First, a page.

FoundationDB's Dave Rosenthal and Ori Hernstadt dropped by to provide an update on the company and a future product. The discussion of that future product will have to wait a bit, however. Like my first conversation with the company (see " " for more information), the chat was fast-moving and very interesting. I got to momentarily re-live my glory days as a software engineer for a software supplier that developed a complete library automation system based upon a similar data structure.
FoundationDB's product is a database in which the data is stored as part of the index rather than in a separate storage space. This approach makes it possible for the database to be significantly smaller than a more traditional relational database and perform much more quickly. This approach is called a "key-value store."
This approach isn't new, however. Database systems, such as Pick and MUMPS (now called simply M), used this approach in the 1970s. At that time, a DEC PDP-34 could support over 150 users when running MUMPS. When running one of DEC's operating systems, the same system could only support 16 to 32 users.
FoundationDB just took this thought and ran in a new direction with it.
What's the new direction?
FoundationDB took the idea and implemented it using a distributed cluster or grid of systems. They've made it possible for this concept to execute on a large number of systems and offer users the support of very large, complex databases.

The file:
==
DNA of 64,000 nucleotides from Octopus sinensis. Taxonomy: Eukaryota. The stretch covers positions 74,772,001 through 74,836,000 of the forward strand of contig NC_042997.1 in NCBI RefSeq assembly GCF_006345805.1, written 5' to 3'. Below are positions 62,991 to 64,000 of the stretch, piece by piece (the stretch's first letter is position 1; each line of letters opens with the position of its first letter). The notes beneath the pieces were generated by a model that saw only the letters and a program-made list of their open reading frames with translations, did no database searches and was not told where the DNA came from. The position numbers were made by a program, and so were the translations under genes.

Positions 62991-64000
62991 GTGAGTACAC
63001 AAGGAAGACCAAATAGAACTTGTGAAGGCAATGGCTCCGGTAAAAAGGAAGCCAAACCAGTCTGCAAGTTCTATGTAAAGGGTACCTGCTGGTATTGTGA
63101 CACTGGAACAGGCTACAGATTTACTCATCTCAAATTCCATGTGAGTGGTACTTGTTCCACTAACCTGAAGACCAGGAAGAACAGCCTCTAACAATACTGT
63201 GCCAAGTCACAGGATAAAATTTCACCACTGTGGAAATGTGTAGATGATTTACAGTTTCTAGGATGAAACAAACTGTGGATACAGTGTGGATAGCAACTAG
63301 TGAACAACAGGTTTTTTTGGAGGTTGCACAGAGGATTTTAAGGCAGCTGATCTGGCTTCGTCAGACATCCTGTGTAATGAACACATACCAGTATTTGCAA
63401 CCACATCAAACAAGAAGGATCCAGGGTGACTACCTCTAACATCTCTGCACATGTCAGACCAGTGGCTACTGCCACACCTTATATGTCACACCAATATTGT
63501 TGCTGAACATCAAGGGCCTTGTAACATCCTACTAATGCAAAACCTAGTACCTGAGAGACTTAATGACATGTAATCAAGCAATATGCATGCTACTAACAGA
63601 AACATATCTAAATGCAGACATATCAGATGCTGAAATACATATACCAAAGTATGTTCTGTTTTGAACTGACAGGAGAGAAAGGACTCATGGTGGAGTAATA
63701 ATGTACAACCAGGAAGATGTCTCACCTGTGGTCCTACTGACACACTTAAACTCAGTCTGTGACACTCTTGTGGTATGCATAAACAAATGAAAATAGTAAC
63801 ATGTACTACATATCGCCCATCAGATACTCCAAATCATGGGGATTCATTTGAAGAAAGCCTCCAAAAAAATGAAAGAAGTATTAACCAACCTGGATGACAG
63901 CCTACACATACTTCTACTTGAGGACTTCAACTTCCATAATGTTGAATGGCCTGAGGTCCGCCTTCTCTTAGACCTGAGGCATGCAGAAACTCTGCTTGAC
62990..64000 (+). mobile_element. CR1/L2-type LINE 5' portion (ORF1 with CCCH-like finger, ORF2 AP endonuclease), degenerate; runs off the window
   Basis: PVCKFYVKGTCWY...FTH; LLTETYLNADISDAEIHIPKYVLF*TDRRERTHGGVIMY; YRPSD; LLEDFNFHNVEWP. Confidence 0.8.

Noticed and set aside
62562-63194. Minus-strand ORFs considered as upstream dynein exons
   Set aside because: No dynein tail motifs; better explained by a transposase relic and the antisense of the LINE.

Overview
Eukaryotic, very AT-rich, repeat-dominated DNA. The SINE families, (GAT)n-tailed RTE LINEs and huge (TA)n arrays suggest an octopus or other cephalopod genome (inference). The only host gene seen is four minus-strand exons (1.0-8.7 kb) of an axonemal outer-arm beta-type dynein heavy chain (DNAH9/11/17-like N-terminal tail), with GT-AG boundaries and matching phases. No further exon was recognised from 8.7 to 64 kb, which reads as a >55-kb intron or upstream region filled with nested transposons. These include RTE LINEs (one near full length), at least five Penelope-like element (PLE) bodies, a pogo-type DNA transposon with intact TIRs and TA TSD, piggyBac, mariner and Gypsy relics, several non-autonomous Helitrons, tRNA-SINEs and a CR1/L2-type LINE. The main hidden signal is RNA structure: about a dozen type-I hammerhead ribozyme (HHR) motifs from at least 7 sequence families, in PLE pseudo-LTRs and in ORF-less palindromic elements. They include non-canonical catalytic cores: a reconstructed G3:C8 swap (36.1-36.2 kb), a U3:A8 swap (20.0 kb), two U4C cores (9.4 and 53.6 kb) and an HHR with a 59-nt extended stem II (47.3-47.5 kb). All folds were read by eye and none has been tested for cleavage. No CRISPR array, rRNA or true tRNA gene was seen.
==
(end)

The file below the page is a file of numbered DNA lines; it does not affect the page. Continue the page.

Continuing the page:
The database supports quite a number of different types of data including:
- Binary large objects (Blob)
- Ranked sets
- Simple indexes
- Spatial indexes
What's fascinating is this powerful data store can be accessed directly and the company has plans to add other "personality modules" that will allow developers familiar with relational and non-relational databases to easily work with FoundationDB.
As I mentioned in, SQL and NoSQL database engines are all the rage for extreme transaction processing or Big Data applications. The problem is that organizations have maintained their investment in traditional SQL-based databases and — seeing the limitations of these databases — have started adding No-SQL and Big Data databases to their portfolio.
One of FoundationDB's messages is that its database makes it possible for many different database engines to be replaced with a single database because all of the functions they offer are available in FoundationDB. The company points out that this would reduce both a company's software license cost and reduce the number of separate types of expertise they would need on staff.
I was highly impressed with the cleverness of FoundationDB's approach and was interested to learn of their successes and customer installations. If they could only find a way to rise above the noise of a very competitive database market, they could address many customers' problems.